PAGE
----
Jun 29, 2017

New Oscar class makes faster progress on racial diversity than gender

Chris Pizzello/Invision/AP

According to a front-page L.A. Times graphic, the Academy of Motion Picture Arts and Sciences (including a more diverse slate of 2017 invitees) is 87% white and 72% male.

The article — "They're starring in the academy's diverse sequel," by Josh Rottenberg — reports that in "its latest step toward diversifying the overwhelmingly white and male institution, the Academy [yesterday] opened its doors to its largest-ever class of new members. A whopping 774 industry professionals were invited to join the nearly 90-year-old organization — topping last year's record-setting class of 683 invitees."

"[T]his new class is 39% female (298 women), which brings the representation of women in the organization from 27% to 28%. Thirty percent (232) are people of color, bringing minorities' share of total academy membership from 11% to 13%. Last July, The Times estimated that the academy would need to add 85 people of color and 395 women to its ranks per year to reach its stated targets."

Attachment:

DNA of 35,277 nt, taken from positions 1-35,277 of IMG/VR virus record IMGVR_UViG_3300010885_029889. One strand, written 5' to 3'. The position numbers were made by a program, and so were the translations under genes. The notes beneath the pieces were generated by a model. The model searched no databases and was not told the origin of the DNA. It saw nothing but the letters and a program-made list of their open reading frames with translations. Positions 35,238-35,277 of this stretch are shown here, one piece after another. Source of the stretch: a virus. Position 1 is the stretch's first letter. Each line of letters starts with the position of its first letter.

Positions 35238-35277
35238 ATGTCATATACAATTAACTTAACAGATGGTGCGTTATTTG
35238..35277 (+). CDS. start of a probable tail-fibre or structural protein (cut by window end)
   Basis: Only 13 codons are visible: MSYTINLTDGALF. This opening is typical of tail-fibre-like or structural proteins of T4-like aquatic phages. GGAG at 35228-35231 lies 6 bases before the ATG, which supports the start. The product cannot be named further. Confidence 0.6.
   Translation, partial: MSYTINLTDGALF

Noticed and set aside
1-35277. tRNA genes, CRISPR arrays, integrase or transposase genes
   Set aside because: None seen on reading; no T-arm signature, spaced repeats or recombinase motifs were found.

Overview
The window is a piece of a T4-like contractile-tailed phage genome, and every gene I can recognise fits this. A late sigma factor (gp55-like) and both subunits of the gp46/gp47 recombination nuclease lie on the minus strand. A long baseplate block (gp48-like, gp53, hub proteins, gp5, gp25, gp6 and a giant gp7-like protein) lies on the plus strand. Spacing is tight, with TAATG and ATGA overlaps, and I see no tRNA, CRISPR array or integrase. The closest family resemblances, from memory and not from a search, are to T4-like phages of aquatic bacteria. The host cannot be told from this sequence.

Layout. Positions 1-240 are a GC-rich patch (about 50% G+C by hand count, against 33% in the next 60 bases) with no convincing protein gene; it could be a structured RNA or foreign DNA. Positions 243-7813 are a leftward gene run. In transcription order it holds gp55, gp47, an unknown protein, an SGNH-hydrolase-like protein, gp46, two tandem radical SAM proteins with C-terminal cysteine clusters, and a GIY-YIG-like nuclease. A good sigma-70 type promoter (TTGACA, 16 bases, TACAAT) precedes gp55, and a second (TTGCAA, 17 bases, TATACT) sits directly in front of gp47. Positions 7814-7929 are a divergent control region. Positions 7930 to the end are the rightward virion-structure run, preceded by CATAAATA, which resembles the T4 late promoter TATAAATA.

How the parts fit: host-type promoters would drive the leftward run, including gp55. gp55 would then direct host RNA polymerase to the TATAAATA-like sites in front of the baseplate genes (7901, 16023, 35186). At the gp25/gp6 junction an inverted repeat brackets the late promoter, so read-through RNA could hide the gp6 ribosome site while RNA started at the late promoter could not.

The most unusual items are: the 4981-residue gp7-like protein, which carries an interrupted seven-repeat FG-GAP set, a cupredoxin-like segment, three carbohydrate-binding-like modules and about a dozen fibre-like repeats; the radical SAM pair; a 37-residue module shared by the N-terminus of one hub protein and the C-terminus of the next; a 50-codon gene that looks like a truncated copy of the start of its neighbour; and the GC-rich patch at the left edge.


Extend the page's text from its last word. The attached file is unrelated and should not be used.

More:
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WHO won't call coronavirus a pandemic as cases spread

Data: The Center for Systems Science and Engineering at Johns Hopkins, the CDC, and China's Health Ministry. Note: China numbers are for the mainland only and U.S. numbers include repatriated citizens.

The World Health Organization will not yet call the coronavirus a pandemic, claiming that needs across affected countries are too varied and the classification would increase fear, per a briefing Monday.

The big picture: As South Korea and Italy stepped up emergency measures in efforts to thwart the spread of the virus, WHO expressed concern about infections with no clear link to China. COVID-19 has killed at least 2,620 people and infected almost 80,000 others, with all but 27 deaths occurring in mainland China.

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Democrats demand new Russia sanctions over 2020 election interference

Putin and Trump. Photo: Kremlin Press Office/Handout/Anadolu Agency/Getty Images

Senate Democratic leaders will send a letter to Secretary of State Mike Pompeo and Treasury Secretary Steven Mnuchin on Monday afternoon demanding they sanction Russia — and potentially Russian President Vladimir Putin himself — for attempting to influence the 2020 presidential election.

Why it matters: The letter follows reports that a senior intelligence official briefed Congress that Russia is again interfering in the November election to help Trump. White House national security adviser Robert O'Brien repeatedly rejected that assessment on Sunday, and CNN later reported that the briefer may have overstated the intelligence community's evidence about Russia's goals.